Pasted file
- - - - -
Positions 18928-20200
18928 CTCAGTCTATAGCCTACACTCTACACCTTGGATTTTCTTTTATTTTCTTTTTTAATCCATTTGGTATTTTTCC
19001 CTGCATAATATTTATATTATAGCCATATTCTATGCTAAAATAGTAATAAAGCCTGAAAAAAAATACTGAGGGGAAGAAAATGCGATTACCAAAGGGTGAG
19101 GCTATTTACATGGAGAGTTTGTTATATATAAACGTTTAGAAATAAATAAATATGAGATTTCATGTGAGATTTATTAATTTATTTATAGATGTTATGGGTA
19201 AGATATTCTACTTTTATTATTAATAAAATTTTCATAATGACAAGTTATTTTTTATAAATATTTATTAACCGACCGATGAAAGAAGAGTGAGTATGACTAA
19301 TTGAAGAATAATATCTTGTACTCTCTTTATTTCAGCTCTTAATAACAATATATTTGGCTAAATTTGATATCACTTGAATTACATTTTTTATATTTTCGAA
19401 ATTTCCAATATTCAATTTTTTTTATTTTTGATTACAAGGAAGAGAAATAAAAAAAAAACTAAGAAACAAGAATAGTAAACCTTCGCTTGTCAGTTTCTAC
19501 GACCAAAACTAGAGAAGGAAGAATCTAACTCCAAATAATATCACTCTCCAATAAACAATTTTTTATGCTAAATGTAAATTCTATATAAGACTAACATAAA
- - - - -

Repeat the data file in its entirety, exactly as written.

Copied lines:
Positions 18928-20200
18928 CTCAGTCTATAGCCTACACTCTACACCTTGGATTTTCTTTTATTTTCTTTTTTAATCCATTTGGTATTTTTCC
19001 CTGCATAATATTTATATTATAGCCATATTCTATGCTAAAATAGTAATAAAGCCTGAAAAAAAATACTGAGGGGAAGAAAATGCGATTACCAAAGGGTGAG
19101 GCTATTTACATGGAGAGTTTGTTATATATAAACGTTTAGAAATAAATAAATATGAGATTTCATGTGAGATTTATTAATTTATTTATAGATGTTATGGGTA
19201 AGATATTCTACTTTTATTATTAATAAAATTTTCATAATGACAAGTTATTTTTTATAAATATTTATTAACCGACCGATGAAAGAAGAGTGAGTATGACTAA
19301 TTGAAGAATAATATCTTGTACTCTCTTTATTTCAGCTCTTAATAACAATATATTTGGCTAAATTTGATATCACTTGAATTACATTTTTTATATTTTCGAA
19401 ATTTCCAATATTCAATTTTTTTTATTTTTGATTACAAGGAAGAGAAATAAAAAAAAAACTAAGAAACAAGAATAGTAAACCTTCGCTTGTCAGTTTCTAC
19501 GACCAAAACTAGAGAAGGAAGAATCTAACTCCAAATAATATCACTCTCCAATAAACAATTTTTTATGCTAAATGTAAATTCTATATAAGACTAACATAAA